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Apr 06

All In – Palm Sunday

“Thomas, who was called the Twin, said to his fellow disciples, ‘Let us also go, that we may die with him.” (John 11:18)

Readings
Matthew 21:1-11 (Procession with Palms)
Philippians 2:5-11
Matthew 26:14—27:66 or Matthew 27:11-54

All In

Though the stories of Jesus’ last days and crucifixion vary differently and are purposely filled with the author’s testimonial theology that are not historical, they still provide, as they are meant to, a wonderful window into the workings between the Holy Spirit and the struggling seeker. The disciples/seekers have been asked to take up their personal cross and to follow the Anointed One who has told them the ending over and over and over, which is ultimately death on the cross. The disciples are also taught that after the cross is the resurrection, but they do not comprehend that part of Jesus’ teaching either. However, they continue to love him and follow in faith doing whatever is asked of them; they believe, but still do not see.

They follow Jesus because they have seen his heart in action, healing the sick, touching the untouchables, giving sight to the blind with a divine eye for justice, and revealing in his life how to love God and neighbor with our whole being. Jesus was/is a man everyone should love and believe in, even if he is just an idea as some say.

As a child I was one of these disciples who believed in the wonderful works of Jesus and when I heard about Judas betraying Jesus I simply would not believe that he had. Who could pal around with someone like Jesus and then turn him in to the authorities? There are non-scriptural references that point to the idea that Judas was only doing what he was told to do by Jesus, as was depicted in the book, “Last Temptation of Christ,” and in the newly discovered, “Gospel of Judas,” an ancient Gnostic text that was probably written in the 3rd century. Who can say, but what we can ask is, “What part of our psyche plays the part of Judas?” We can also ask, “What is there in Jesus that must be abandoned on the cross in order for his resurrection to take place; what must be “betrayed” in us that we may be fully born? On second thought, I remember also thinking, “…turn him in for what?”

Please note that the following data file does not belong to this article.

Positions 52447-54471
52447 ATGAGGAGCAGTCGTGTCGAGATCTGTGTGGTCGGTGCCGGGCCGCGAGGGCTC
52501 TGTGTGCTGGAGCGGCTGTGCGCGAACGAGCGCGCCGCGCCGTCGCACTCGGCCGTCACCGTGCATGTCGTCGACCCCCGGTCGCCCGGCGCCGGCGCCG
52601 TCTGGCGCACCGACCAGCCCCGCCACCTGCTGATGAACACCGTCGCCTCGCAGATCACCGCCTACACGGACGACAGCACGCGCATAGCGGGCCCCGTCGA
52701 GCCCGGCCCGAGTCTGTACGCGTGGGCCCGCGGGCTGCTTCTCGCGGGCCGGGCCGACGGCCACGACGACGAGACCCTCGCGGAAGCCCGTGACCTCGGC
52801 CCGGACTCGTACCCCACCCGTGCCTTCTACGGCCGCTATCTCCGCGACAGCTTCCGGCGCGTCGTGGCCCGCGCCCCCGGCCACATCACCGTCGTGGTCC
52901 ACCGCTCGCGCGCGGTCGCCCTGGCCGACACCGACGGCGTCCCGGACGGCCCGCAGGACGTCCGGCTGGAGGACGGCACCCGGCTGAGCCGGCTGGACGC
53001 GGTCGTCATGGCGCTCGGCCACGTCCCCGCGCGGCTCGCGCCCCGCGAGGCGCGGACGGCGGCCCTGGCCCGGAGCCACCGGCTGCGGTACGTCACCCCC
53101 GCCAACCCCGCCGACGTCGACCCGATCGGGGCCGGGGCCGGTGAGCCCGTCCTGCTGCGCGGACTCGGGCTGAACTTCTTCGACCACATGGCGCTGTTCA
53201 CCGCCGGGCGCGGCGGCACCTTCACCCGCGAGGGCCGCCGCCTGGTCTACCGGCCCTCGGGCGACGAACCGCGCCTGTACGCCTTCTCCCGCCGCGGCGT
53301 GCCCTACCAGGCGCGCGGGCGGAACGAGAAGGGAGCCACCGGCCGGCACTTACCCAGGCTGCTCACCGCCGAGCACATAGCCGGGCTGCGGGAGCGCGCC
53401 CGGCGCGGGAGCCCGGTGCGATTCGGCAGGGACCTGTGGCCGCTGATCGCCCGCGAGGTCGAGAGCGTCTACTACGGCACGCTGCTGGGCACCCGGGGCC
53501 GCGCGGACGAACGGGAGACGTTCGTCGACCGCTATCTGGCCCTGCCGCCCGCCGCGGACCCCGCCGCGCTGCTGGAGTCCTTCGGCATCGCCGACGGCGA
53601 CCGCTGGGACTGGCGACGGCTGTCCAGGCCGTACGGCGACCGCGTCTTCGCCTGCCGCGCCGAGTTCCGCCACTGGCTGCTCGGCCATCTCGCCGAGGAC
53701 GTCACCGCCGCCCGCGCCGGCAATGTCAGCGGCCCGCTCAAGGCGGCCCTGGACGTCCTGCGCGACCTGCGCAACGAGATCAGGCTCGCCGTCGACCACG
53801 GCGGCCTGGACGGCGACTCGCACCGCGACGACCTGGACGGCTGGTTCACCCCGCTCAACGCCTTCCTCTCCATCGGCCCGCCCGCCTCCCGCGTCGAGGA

According to Christian tradition Jesus’ life and death is all prophesied as the way in which God would save the world. As generations of ordinary Jews felt the weight of invading armies and the injustices of their own leaders making their daily lives not much more than slavery, they longed for a savior type, or Messiah, cast in the dye of King David. This tradition has morphed into a theology that states God was angry with humanity for our injustices and disobedience and needed some kind of human sacrifice to atone for our sins. This does not sound like a very perfect God to me for some reason. That’s because it isn’t; for me the idea of perfection does not include the possibility of anger, jealousy or a purposely retributive personality. The idea that Jesus’ death somehow atones for humanity’s evils, though a powerful metaphor for our own death and rebirth, in a literal sense is pure nonsense. However, there is a kind of sacrifice we must all make, if we can still call it a “sacrifice.”

This does not mean I do not think that Jesus was crucified; I am convinced he was. I am not convinced by any of the literal theological arguments that he died for our sins. Jesus died because he spoke truth to power and imparted a vision of God who favors no one yet, who rained down mercy and love on everyone; Jesus presented God, who is not named or controlled by humanity, therefor a threat to the power structures of the world that profess to receive their right to power from God. This power structure, that is the self-identity we assume as our own in the world, is precisely that which must be betrayed and handed over for crucifixion.

Maybe this is the final obstacle that we see Jesus surrendering on the cross as he is reported to have prayed, “My God, My God, why have you forsaken me?” Does Jesus think that he is favored in some way by the Ground of All Being, that he would somehow not suffer the reality of the world because of his love for God? Whatever one might think, Jesus’ idea of himself must be given up before he can be resurrected, as is made even more clear in a conversation between the risen Jesus and Mary Magdalene when she attempts to grasp on to him as before. Jesus tells her, “Do not hold on to me, because I have not yet ascended to the Father.” We can no longer seek Jesus in the physical sense but only in the mystery of the Spirit. In this endeavor we must betray in ourselves that which still clings to the world.

“There are forces that do favors for people. They do not want people to come to salvation, but they want their own existence to continue. For if people come to salvation sacrifice will stop…and animals will not be offered up to the forces. In fact, those to whom sacrifices were made were animals. The animals were offered up alive, and after being offered they died. But a human being was offered up to God dead, and the human being came alive” (Valentinus, Gospel of Philip). *Valentinus was a second century mystic and preacher who almost became the bishop of Rome, or as we call it today, the Pope.

More to come on Phil. 2…